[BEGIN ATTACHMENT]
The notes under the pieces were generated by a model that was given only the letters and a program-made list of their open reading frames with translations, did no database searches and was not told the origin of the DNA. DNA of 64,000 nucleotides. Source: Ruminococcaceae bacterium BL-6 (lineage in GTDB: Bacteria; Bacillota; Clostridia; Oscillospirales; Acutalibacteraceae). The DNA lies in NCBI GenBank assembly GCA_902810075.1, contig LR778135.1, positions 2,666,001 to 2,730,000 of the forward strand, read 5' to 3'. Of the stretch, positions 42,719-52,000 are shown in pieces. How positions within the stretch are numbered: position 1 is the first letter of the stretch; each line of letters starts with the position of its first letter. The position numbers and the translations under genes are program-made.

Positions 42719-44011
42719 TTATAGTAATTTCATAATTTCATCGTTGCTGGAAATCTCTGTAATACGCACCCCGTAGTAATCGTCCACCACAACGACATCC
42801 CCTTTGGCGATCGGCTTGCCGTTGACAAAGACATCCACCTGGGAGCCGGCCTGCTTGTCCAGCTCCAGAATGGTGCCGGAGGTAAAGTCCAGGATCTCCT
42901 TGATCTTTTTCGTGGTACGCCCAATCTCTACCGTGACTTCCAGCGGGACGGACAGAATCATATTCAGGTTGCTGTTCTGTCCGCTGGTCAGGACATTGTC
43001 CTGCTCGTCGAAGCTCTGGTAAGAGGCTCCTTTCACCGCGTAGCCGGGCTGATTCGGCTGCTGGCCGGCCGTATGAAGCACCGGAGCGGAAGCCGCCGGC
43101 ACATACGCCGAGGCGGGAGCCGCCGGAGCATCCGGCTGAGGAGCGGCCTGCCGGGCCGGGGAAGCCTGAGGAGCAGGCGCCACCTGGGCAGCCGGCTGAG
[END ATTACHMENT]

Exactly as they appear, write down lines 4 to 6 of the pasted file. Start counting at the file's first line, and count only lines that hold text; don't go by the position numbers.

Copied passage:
42801 CCTTTGGCGATCGGCTTGCCGTTGACAAAGACATCCACCTGGGAGCCGGCCTGCTTGTCCAGCTCCAGAATGGTGCCGGAGGTAAAGTCCAGGATCTCCT
42901 TGATCTTTTTCGTGGTACGCCCAATCTCTACCGTGACTTCCAGCGGGACGGACAGAATCATATTCAGGTTGCTGTTCTGTCCGCTGGTCAGGACATTGTC
43001 CTGCTCGTCGAAGCTCTGGTAAGAGGCTCCTTTCACCGCGTAGCCGGGCTGATTCGGCTGCTGGCCGGCCGTATGAAGCACCGGAGCGGAAGCCGCCGGC